Dr. Ronald at Pop!Tech 2008

Paper retraction


In 2009[30] and 2011,[39] Ronald's laboratory reported on the discovery of a bacterial protein that they believed was the activator of Xa21-mediated immunity. These reports were described by ScienceWatch as "hot" and "highly cited".[40] In 2013, Ronald retracted both scientific papers, notifying the scientific community that two bacterial strains had been mixed up.[41][42] The error was discovered when new laboratory members Rory Pruitt and Benjamin Schwessinger[43] were unable to replicate previous results. As a result, the laboratory carried out a lengthy and painstaking process, re-confirming the genotypes of all the laboratory strains in their collection. Examination of the bacterial strains and rice seed stocks indicated that one of the bacterial strains involved in key experiments had been mislabeled. Researchers also discovered that results of one of the tests that had been performed were highly variable. In a blog post at Scientific American, Ronald describes the 18-month process leading to the retraction.[44] The retractions were also reported on by The Scientist.[45] Retraction watch, a website that shines light on problems with papers and educates and celebrates research ethics and good practices stated, "that this was a case of scientists doing the right thing".[42] As part of a story about the importance of setting the record straight, in 2014, Nature magazine also covered the Ronald retraction.[46]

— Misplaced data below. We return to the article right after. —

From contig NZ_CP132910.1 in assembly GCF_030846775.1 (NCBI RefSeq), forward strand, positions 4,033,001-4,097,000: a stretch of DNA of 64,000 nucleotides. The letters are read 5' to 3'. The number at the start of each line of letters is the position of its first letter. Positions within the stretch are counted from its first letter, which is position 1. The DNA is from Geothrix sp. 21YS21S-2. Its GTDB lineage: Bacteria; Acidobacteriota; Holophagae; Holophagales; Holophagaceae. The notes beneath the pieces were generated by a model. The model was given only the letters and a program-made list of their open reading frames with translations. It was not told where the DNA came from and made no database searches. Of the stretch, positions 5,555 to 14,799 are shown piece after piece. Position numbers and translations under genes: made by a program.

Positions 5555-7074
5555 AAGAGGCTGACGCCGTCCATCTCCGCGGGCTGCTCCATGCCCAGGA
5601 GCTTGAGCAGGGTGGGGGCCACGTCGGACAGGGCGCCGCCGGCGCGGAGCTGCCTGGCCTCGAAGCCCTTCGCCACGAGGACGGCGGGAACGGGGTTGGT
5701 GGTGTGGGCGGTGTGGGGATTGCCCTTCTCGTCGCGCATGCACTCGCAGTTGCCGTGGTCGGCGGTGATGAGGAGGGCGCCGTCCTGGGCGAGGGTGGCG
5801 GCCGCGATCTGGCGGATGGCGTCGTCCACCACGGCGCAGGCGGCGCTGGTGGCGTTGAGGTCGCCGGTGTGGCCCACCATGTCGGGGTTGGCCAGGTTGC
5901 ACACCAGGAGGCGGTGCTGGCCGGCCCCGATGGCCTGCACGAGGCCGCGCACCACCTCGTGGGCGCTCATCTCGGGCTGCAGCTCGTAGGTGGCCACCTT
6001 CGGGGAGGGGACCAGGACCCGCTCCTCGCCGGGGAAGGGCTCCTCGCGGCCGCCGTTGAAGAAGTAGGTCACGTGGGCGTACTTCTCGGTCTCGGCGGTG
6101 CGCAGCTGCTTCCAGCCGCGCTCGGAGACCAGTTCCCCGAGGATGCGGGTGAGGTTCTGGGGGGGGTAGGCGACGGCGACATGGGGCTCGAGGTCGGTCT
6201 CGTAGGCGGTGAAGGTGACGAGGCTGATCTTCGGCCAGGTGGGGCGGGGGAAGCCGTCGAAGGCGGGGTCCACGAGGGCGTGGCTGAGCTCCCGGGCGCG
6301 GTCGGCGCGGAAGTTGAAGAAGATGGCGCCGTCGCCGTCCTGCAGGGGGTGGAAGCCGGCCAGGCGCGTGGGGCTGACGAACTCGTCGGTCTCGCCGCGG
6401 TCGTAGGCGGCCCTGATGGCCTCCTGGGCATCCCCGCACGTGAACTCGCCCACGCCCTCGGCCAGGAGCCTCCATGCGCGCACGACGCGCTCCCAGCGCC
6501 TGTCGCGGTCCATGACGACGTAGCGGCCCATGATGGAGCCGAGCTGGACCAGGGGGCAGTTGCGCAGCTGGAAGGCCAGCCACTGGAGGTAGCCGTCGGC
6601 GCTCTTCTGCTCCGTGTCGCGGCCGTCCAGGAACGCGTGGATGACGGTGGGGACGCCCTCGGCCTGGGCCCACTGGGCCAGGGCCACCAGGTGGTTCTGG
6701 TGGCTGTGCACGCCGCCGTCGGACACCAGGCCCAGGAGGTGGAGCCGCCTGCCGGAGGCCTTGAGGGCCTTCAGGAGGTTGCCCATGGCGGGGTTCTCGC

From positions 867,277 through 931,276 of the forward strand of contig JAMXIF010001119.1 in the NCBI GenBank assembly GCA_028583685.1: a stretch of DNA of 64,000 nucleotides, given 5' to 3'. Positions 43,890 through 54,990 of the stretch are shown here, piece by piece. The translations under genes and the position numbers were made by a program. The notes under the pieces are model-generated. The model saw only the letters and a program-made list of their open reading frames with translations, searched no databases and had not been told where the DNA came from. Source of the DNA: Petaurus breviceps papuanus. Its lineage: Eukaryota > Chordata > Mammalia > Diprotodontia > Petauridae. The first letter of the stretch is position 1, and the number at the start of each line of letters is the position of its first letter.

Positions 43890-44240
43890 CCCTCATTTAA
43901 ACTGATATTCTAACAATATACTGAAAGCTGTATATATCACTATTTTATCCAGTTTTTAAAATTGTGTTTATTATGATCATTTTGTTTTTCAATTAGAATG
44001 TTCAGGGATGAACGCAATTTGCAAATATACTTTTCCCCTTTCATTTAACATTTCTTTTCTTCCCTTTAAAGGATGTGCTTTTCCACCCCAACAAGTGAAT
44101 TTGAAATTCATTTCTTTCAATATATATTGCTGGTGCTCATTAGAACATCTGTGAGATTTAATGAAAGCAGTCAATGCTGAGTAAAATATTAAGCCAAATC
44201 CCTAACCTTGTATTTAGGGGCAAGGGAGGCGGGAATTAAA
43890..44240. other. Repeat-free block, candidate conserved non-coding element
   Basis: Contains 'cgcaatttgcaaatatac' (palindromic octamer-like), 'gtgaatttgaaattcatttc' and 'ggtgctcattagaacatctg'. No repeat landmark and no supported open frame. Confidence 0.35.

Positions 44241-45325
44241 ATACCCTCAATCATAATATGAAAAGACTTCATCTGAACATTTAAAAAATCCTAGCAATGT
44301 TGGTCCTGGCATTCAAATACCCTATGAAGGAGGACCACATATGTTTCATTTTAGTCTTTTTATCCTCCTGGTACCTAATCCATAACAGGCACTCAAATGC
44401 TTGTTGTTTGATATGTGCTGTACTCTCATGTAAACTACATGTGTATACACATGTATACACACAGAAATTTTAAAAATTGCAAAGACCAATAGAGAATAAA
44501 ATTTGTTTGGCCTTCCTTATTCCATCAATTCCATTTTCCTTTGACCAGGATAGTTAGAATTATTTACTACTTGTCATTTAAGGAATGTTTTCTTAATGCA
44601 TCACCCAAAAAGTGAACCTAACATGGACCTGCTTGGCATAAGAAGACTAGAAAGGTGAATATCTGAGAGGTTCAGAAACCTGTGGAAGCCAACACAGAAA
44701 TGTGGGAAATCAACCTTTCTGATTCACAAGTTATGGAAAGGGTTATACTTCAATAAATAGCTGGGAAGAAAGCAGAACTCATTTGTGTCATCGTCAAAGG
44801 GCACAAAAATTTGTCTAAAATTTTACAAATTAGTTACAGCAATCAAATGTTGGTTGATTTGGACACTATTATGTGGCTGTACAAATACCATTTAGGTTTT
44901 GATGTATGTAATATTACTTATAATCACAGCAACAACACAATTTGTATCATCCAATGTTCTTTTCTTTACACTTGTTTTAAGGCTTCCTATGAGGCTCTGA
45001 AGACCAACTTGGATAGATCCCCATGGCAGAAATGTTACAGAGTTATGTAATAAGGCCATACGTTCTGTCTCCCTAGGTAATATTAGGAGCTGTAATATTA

RaxX, the activator of Xa21-mediated immunity


For two more years Ronald's laboratory repeated critical experiments and carried out new ones. In redoing their work, they introduced new procedures and controls to ensure that they were getting it right. Ronald reports that she was amazed not only by the perseverance and loyalty of her team, but also by the community support that she received during this difficult time.[47] In 2015, Ronald published the discovery of the predicted ligand of XA21, a sulfated peptide called RaxX, correcting their mistake and bringing the research team full circle.[43][48][49]

Genetic Resources Recognition Fund


Ronald has sought ways to recognize source nations and institutions that have contributed to important scientific advances, such as the West African country of Mali, the source of the Xa21 rice gene. Working with law professor John Barton, Ronald tried to establish a benefit-sharing model for the source countries of genetically important plant varieties. In 1996, Ronald founded the Genetic Resources Recognition Fund (GRRF) at UC Davis. The intention of the fund was to collect payments from the licensing of academic discoveries that utilized plant materials from developing countries, and to redistribute those monies to source countries through fellowships, land conservation efforts, or other projects of benefit to nation partners.[22]: 142–147 [50][37][38][51]

Sub1: Tolerance to abiotic stress